One of the Milwaukee Bucks' about their season-ending Game 5 loss against the Miami Heat on Wednesday is that they punted the last possession of regulation. After Jimmy Butler tied the game on a , the Bucks could have called a timeout and advanced the ball. They did not do that.
All that Bucks coach Mike Budenholzer said about it after the 128-126 overtime loss was, "Yeah we needed to call a timeout there."
Miami wing Max Strus, however, had more to say. In an interview on "The Dan LeBatard Show with Stugotz" on Thursday, Strus said that coach Erik Spoelstra and the Heat were confused about whether or not Milwaukee had any timeouts and what exactly their opponent was thinking.
"Honestly, we were all questioning it," Strus said ."At the end of [regulation], Spo came in the huddle, he was like, 'They didn't call a timeout! What are we doing? They didn't call a timeout!' And we were like, we didn't even know they had a timeout. We just figured they didn't, the guys on the court. But yeah, we were kind of questioning what was going on. But thankfully they didn't use it."
"Honestly, we were all questioning it...Spo came into the huddle and he was like 'they didn't call a timeout, what are they doing?'" – Max Strus on what it felt like as the Heat realized Bucks coach Mike Budenholzer wasn't going to call a timeout at the end of regulation. pic.twitter.com/8UTH7UbUrm— Dan Le Batard Show with Stugotz (@LeBatardShow) April 27, 2023
That blunder might as well have been a gift from Milwaukee to Miami in an elimination game. It is more murky territory, however, to suggest, as many have, that the Bucks' mismanagement of timeouts went beyond that. In theory, they could have used a timeout down the stretch of the fourth quarter in an attempt to stop the Heat's momentum, and they could have called a timeout in the middle of thethat was the final possession of overtime.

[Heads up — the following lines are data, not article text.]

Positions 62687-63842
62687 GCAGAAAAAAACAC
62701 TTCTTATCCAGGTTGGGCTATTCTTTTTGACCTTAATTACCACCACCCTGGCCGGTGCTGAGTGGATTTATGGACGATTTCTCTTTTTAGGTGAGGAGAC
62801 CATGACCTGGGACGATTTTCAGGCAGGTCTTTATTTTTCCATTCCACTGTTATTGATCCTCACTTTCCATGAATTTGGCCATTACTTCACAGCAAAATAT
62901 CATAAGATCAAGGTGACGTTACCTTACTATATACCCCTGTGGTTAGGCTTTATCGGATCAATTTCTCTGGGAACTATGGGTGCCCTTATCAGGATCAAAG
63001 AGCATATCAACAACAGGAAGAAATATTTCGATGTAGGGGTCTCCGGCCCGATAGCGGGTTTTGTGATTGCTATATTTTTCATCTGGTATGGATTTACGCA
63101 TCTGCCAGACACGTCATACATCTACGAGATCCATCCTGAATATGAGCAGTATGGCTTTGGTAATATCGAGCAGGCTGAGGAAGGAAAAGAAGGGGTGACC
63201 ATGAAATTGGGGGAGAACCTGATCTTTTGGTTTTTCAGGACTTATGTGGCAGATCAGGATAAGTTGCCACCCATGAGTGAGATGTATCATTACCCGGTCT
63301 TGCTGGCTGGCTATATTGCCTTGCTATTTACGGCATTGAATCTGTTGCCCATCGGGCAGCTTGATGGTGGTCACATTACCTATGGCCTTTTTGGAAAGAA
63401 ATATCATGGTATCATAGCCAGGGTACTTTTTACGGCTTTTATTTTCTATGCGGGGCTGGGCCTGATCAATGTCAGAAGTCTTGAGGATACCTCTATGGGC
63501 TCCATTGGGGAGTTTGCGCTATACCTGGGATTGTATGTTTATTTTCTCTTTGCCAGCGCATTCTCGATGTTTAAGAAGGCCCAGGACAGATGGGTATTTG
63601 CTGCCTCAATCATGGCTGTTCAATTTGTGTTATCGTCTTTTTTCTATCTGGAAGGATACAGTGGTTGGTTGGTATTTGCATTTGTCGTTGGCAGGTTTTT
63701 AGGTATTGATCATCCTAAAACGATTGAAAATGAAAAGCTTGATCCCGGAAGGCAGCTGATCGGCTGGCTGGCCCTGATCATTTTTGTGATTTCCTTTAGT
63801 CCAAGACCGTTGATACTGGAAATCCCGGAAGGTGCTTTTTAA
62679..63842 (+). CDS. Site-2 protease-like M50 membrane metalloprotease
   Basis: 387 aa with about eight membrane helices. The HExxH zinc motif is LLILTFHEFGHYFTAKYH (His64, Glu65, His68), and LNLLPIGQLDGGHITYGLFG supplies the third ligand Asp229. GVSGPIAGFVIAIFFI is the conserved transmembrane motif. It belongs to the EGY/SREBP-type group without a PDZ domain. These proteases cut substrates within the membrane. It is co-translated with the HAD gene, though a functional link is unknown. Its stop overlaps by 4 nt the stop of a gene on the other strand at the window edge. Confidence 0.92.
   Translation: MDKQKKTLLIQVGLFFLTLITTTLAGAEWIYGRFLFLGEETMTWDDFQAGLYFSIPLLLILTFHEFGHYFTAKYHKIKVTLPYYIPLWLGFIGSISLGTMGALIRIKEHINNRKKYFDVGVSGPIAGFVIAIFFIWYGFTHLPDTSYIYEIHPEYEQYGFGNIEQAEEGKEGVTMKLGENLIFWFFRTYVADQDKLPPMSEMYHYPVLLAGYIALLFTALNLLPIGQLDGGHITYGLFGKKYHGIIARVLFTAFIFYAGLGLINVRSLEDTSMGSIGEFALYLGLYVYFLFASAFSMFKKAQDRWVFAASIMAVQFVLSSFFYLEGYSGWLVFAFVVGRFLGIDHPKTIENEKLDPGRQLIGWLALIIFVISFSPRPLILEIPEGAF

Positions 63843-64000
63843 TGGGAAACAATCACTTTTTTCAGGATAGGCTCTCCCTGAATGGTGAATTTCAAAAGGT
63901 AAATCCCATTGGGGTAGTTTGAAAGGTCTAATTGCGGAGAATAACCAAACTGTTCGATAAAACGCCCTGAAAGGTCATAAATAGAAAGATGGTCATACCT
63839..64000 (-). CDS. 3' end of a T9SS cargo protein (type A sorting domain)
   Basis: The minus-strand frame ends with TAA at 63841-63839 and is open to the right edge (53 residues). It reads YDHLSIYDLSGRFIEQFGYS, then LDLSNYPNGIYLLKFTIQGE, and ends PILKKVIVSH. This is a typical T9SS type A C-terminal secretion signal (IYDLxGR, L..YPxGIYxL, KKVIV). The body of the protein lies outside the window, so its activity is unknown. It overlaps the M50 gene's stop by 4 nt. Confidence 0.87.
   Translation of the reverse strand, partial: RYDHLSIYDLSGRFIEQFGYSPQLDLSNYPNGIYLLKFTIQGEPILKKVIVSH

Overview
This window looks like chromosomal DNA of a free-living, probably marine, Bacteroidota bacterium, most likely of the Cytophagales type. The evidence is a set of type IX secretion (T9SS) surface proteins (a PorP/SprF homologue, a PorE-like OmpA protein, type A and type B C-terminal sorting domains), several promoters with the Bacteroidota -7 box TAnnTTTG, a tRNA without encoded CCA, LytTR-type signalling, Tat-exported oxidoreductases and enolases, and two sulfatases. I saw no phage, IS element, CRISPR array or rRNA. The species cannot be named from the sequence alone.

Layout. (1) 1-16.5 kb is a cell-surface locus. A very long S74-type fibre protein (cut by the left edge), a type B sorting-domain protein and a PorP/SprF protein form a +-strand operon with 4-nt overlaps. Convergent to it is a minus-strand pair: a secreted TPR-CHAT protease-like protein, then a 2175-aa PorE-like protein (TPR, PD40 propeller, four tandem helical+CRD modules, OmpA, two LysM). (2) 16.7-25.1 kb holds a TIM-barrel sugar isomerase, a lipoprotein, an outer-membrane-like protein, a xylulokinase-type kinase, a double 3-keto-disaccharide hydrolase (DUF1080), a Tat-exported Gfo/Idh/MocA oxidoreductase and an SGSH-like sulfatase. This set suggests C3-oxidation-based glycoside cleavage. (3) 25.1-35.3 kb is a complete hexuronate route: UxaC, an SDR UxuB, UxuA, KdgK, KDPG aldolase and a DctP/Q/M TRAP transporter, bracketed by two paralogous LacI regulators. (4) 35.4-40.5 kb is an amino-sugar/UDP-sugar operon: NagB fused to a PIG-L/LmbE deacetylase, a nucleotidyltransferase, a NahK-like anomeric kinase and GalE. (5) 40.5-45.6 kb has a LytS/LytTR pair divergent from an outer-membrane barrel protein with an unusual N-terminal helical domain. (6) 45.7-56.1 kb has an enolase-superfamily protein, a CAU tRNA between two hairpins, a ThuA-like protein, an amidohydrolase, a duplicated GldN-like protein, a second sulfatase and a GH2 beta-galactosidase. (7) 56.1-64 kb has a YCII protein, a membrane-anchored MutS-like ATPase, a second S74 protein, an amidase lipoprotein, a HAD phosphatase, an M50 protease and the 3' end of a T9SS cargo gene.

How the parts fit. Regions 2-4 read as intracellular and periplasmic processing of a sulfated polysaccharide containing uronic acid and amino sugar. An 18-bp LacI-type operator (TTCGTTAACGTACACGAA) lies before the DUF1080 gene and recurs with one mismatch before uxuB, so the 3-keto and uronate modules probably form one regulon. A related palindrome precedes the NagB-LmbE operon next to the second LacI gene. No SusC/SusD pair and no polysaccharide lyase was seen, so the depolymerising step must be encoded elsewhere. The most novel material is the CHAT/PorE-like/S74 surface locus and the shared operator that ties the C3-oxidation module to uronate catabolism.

Asked if there was any point during that last play at which he thought he should have called timeout, Budenholzer said: "No. Giannis [Antetokounmpo] attacked, Giannis got the ball to Khris [Middleton], Khris attacked. That's how we always play. It's been very good for us. And we weren't able to convert it tonight."
In fairness, if Budenholzer could have anticipated that his team wouldn't even get a shot off, he surely would have called timeout and drawn something up. Both the way that possession ended and the way regulation ended seemed impossible to believe in real time, but only one of those mistakes can be pinned squarely on the coach. He -- and the rest of the world, TBH --assumed that, with the season on the line, Milwaukee would be better than that.